Evidence of the state’s focus on education issues will be reflected in numerous ways come August when thousands of students return to the classroom. Most notable will be the first real increase in the state salary for teachers since Zell Miller was governor nearly three decades ago.

The $27.5 billion state budget for fiscal year 2020 includes $10.6 billion for Georgia’s public schools – nearly $660 million more than FY19. The bulk of new funding goes directly into the pockets of education employees.

Fulfilling a campaign promise he made to voters, Georgia Gov. Brian Kemp pushed through a $3,000 increase to the state salary schedule for teachers. That guarantees the money will go directly into teacher paychecks, as opposed to other district-directed initiatives.

In the past, lawmakers approved pay increases intended for teachers, but allowed districts flexibility in how they spent the money. Local school districts are only required to pay teachers at the state salary schedule, however most add local dollars to increase pay and attract teachers.

Also receiving a $3,000 raise from the state are school counselors, school social workers, school psychologists, media specialists, special education specialists and technology specialists. The raises go into effect July 1.

The price tag to cover all the salary bumps will tack $483 million onto the K-12 education budget for Georgia, covering nearly 160,000 certified staff. The education budget also continues fully funding the state’s allocation formula — Quality Based Education — for the second year in a row, providing local districts their full allotment of state funding.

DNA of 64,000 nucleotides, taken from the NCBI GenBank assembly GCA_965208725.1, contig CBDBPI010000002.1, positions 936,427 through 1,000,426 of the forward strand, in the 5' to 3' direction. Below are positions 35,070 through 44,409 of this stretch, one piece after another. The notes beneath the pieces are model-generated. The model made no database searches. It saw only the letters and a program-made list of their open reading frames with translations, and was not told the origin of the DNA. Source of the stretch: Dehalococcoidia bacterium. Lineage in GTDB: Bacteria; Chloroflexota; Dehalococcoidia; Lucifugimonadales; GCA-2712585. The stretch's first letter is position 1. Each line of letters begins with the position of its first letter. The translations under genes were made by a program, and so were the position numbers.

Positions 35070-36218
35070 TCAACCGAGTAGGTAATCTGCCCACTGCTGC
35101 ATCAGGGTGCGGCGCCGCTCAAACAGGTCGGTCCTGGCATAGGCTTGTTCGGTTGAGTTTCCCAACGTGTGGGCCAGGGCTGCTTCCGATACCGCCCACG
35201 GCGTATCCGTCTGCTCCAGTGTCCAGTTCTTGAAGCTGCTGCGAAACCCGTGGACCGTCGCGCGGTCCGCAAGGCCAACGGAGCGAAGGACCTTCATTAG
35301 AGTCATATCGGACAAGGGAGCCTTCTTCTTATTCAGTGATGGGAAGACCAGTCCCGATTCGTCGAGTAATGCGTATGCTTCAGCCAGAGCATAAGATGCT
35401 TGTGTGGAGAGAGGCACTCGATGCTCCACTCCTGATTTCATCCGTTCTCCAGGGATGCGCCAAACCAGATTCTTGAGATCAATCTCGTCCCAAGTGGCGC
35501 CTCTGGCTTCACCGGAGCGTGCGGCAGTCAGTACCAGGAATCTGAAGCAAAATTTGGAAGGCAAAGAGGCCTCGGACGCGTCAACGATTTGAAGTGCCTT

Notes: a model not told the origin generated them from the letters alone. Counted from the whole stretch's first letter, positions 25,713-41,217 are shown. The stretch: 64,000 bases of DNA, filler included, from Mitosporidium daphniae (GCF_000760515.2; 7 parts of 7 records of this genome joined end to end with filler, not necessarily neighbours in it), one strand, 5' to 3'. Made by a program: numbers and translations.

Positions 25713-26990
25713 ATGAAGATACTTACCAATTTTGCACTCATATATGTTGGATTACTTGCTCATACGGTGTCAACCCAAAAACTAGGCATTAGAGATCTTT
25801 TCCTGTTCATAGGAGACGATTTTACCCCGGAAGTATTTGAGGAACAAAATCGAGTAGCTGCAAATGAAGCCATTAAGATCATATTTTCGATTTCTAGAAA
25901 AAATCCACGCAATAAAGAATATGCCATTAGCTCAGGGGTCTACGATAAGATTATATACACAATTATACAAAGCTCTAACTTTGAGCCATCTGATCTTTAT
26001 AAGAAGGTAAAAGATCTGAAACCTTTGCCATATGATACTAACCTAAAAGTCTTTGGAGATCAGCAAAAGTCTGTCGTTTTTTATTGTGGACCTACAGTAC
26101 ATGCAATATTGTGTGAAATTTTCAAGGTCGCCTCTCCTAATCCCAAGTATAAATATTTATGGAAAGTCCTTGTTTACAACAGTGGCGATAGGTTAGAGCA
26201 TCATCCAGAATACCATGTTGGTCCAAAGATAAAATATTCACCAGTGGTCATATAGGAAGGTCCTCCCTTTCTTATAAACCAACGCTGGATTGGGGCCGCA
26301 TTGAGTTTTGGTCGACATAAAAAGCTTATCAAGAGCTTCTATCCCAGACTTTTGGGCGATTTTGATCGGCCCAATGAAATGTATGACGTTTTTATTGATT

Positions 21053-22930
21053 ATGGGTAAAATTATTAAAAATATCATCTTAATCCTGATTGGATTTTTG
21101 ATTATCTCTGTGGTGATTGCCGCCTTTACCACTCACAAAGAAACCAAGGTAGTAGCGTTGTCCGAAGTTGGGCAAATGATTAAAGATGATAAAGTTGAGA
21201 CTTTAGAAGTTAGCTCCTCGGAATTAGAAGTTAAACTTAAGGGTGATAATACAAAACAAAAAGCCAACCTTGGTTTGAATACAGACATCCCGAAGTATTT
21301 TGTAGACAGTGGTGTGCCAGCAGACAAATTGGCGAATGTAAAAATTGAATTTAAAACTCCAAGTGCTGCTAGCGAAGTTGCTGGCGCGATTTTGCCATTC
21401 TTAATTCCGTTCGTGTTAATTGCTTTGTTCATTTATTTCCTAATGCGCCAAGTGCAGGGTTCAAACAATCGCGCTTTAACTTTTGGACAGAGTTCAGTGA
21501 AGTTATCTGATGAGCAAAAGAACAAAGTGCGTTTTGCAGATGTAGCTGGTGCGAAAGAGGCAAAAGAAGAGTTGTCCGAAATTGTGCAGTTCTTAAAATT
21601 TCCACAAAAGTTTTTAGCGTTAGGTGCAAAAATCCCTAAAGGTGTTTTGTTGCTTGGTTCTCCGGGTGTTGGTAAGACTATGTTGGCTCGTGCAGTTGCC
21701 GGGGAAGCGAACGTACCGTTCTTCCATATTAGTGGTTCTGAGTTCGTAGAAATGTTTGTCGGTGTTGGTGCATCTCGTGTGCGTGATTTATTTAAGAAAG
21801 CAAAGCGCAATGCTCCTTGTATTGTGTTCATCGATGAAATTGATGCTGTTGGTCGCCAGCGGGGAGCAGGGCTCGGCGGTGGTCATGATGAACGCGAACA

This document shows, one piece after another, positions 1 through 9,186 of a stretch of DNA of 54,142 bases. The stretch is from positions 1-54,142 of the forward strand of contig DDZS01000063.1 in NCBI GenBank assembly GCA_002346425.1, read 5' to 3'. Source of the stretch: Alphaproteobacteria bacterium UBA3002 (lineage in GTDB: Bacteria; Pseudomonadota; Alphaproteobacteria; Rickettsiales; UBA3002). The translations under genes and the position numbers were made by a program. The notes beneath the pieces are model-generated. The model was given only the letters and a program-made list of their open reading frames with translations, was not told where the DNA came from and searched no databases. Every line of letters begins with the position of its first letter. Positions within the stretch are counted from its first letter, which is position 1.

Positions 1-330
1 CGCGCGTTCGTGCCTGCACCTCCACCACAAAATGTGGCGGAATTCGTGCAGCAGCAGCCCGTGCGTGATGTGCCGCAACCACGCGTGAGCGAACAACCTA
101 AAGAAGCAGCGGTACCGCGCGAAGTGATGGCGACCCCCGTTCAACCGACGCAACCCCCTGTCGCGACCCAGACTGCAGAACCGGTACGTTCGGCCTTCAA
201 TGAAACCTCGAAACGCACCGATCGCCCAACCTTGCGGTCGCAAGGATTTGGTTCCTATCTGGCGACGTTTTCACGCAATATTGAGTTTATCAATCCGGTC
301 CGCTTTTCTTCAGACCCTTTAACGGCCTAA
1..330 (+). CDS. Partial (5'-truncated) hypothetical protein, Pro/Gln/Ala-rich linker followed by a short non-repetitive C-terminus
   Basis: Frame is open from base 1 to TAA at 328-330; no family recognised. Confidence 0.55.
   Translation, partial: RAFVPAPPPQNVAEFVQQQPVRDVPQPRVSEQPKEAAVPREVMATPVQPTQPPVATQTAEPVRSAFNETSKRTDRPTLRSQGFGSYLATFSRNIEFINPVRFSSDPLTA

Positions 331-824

The remaining $2,000 left on Kemp’s pledge for a $5,000 teacher raise will be forthcoming, noted state officials, as long as the economy points north. During a statewide “listening tour,” Joy Hawkins, director of the Governor’s Office of Student Achievement, noted the commitment to teacher pay remains a focus.

“Gov. Kemp would have loved to give the full $5,000 pay raise this year [but] the short answer to when teachers can except the remaining $2,000 is soon…given the economy stays strong,” Hawkins said.

The Fulton County School System recently passed a general fund budget of nearly $1.6 billion for Fiscal Year 2020, which included the $3,000 state raise to all teachers. Additionally, all teacher support positions received a 3 percent raise; with a 2 percent raise for all other district employees.

The cost of all raises adds $38 million to Fulton Schools’ FY20 budget, much of which will be recouped from the state. Salaries and benefits comprise nearly 84 percent of the general fund budget, with supplies, utilities, materials and other non-instruction related expenses comprising the remaining 16 percent.

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